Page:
- Middleweights: Ronny Markes vs. Thiago Santos
- Featherweights: Diego Brandao vs. Will Chope
- Featherweights: Rony Jason vs. Steven Siler
- Lightweights: Michel Prazeres vs. Mairbek Taisumov
- Light Heavyweights: Fabio Maldonaldo vs. Gian Villante
- Welterweights: Leonardo Santos vs. Norman Parke
- Middleweights: Cezar Ferreira vs. CB Dollaway
- Light Heavyweights: Mauricio Shogun vs. Dan Henderson
By Zach Arnold | February 24, 2014
Bellator made a smart move in attempting to sign free agent Gilbert Melendez. Suddenly, Dana White was all “we’re not a monopoly!” and “I thought this is what you guys wanted?” in bunches of rhetorical flourishes.
It was time for the UFC to put up or shut up. They had to put up. They really had no other choice. Letting Melendez walk away would have emboldened Bellator to go after more UFC fighters.
— MMA Supremacy (@MMASupremacy) February 24, 2014
The good news is that it appears there will be some PPV points at stake. The bad news? The UFC continues to believe that The Ultimate Fighter is the key vehicle to build up big PPV fights. TUF doesn’t matter as a vehicle if you have coaches that don’t have dynamic personalities like Ronda Rousey or Miesha Tate, and even the ratings for their series were low.
It appears that any prospects of an Anthony Pettis vs. Jose Aldo fight are out the window. Melendez has a real shot of winning the Lightweight title, so it’s a gamble for UFC if they are banking on Pettis retaining the belt and then doing the Aldo superfight.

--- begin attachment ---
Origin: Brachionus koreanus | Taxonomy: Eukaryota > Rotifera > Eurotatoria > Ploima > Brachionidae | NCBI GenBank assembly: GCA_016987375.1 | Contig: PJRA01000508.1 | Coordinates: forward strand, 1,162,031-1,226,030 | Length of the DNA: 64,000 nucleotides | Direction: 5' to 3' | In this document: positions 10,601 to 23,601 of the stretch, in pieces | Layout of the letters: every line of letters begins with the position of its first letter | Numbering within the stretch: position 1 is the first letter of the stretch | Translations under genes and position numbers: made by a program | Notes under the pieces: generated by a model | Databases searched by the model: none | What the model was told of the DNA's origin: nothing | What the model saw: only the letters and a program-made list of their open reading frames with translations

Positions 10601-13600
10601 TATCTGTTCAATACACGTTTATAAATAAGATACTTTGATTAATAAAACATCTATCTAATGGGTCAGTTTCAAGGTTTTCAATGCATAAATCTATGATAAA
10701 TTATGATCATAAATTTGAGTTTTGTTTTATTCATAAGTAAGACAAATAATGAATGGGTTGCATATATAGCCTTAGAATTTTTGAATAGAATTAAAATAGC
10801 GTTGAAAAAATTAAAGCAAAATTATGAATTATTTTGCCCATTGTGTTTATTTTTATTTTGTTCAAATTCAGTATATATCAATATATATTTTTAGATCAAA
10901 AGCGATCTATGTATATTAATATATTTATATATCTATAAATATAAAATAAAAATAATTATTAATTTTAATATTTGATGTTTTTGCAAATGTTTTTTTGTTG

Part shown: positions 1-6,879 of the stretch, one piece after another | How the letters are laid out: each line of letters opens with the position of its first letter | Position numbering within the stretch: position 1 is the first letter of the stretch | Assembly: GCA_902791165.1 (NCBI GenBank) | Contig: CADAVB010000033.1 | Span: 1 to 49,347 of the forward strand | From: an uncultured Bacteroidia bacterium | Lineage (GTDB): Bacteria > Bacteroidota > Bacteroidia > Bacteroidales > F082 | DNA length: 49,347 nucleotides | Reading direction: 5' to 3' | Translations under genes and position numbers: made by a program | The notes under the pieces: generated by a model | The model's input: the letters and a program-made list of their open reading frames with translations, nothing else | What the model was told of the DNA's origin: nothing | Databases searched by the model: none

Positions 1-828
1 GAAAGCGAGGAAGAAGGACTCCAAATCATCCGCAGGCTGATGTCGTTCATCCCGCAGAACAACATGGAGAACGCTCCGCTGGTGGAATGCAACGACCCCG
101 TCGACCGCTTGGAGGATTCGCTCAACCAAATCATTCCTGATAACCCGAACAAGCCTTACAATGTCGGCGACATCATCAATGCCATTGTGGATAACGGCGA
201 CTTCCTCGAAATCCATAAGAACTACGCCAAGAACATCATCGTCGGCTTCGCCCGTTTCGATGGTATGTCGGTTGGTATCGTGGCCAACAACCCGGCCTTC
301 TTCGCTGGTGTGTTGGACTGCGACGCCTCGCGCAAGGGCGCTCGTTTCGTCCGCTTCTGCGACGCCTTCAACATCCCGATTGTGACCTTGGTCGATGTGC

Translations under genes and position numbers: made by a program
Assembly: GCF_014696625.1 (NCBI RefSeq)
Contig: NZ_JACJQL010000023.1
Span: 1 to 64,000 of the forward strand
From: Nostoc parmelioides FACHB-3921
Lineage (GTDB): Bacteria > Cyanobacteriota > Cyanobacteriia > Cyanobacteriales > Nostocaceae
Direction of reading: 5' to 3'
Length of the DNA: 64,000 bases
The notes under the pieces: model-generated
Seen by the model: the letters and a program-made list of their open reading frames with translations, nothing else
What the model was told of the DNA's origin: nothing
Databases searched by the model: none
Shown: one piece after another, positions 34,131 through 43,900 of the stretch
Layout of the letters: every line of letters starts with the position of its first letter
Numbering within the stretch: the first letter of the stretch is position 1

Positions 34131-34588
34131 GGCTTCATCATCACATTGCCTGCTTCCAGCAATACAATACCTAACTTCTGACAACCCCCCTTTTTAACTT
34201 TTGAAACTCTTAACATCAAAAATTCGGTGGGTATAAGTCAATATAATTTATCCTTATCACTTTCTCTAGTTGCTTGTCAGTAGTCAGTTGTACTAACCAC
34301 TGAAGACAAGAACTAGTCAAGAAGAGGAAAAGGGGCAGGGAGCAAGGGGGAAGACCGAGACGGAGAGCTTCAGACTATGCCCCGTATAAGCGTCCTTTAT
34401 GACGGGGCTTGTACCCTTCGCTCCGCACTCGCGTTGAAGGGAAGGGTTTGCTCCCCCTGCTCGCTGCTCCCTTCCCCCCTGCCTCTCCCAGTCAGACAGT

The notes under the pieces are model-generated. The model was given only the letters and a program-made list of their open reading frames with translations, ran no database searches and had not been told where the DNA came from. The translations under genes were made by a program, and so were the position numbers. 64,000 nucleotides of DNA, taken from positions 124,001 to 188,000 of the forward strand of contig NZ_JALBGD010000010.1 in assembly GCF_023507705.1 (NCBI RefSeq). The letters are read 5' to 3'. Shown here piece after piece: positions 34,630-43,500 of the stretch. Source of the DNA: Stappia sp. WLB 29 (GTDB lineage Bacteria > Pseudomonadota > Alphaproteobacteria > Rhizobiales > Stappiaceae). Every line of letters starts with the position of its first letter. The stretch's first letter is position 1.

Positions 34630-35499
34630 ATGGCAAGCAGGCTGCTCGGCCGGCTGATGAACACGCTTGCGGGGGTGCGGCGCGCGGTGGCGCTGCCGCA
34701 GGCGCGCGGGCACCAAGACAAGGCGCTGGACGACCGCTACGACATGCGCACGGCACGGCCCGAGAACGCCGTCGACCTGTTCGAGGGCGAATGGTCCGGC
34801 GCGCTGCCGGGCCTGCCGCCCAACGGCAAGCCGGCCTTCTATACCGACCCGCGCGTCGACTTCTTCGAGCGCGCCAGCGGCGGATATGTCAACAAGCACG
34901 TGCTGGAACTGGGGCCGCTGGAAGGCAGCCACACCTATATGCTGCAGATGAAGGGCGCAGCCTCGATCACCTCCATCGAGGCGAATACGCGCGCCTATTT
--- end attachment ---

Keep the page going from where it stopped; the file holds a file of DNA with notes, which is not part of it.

As for Bellator, I suspect they will make some future offers to UFC Lightweights. Getting in a bidding war with UFC over Light Heavyweights or Heavyweights will be too pricy given Viacom’s budget for Bellator. However, the fighters in the smaller weight classes cost less in the current MMA marketplace and thus become more attractive to make offers to. I don’t blame Bellator one bit for making an offer to Melendez. A trio feud with Melendez, Chandler, and Alvarez would have really made Bellator’s year in 2014.
Free market system requires Bidding @BjornRebney not matching. The UFC, to whom Gil's value is highest–never bid. That isn't "free market"
— Rob Maysey (@MMAFA) February 24, 2014
The one thing that I remain annoyed with is the continued narrative that somehow big bad Dana was the roadblock in a fighter not being able to sign a new deal but generous, benevolent, patient, all-being Lorenzo Fertitta saved the day as the voice of reason and came through with a new deal. Dana isn’t doing anything out of turn without the permission of Lorenzo or Frank Fertitta. As Randy Couture once stated, Dana is the laser beam that Lorenzo points at to play bad cop while he comes in as Superman to save the day. Continuing to buy into this narrative is as foolish as buying into the narrative that Sig Rogich-founded WSOF isn’t an unofficial UFC bastard child that can function as a stalking horse to sign fighters that otherwise would have considered signing with Bellator.
Lorenzo Fertitta retweeting hilarious stuff right now. Fans saying how they were so bummed Gil would be in Bellator. Subtle jabs.
— Fight_Ghost (@Fight_Ghost) February 24, 2014
By Zach Arnold | February 22, 2014
— MMA Supremacy (@MMASupremacy) February 23, 2014
Herb Dean is taking a beating on social media tonight.
— Vinny Magalhaes (@VinnyMMA) February 23, 2014
No Ariel Helwani on Fox (again). Now UFC is openly talking about Cris Cyborg with Tito Ortiz no longer managing her. “He really did do some severe damage to her career.” Dana White issued a “no comment” regarding Bellator’s offer to Gilbert Melendez. They didn’t name Bellator.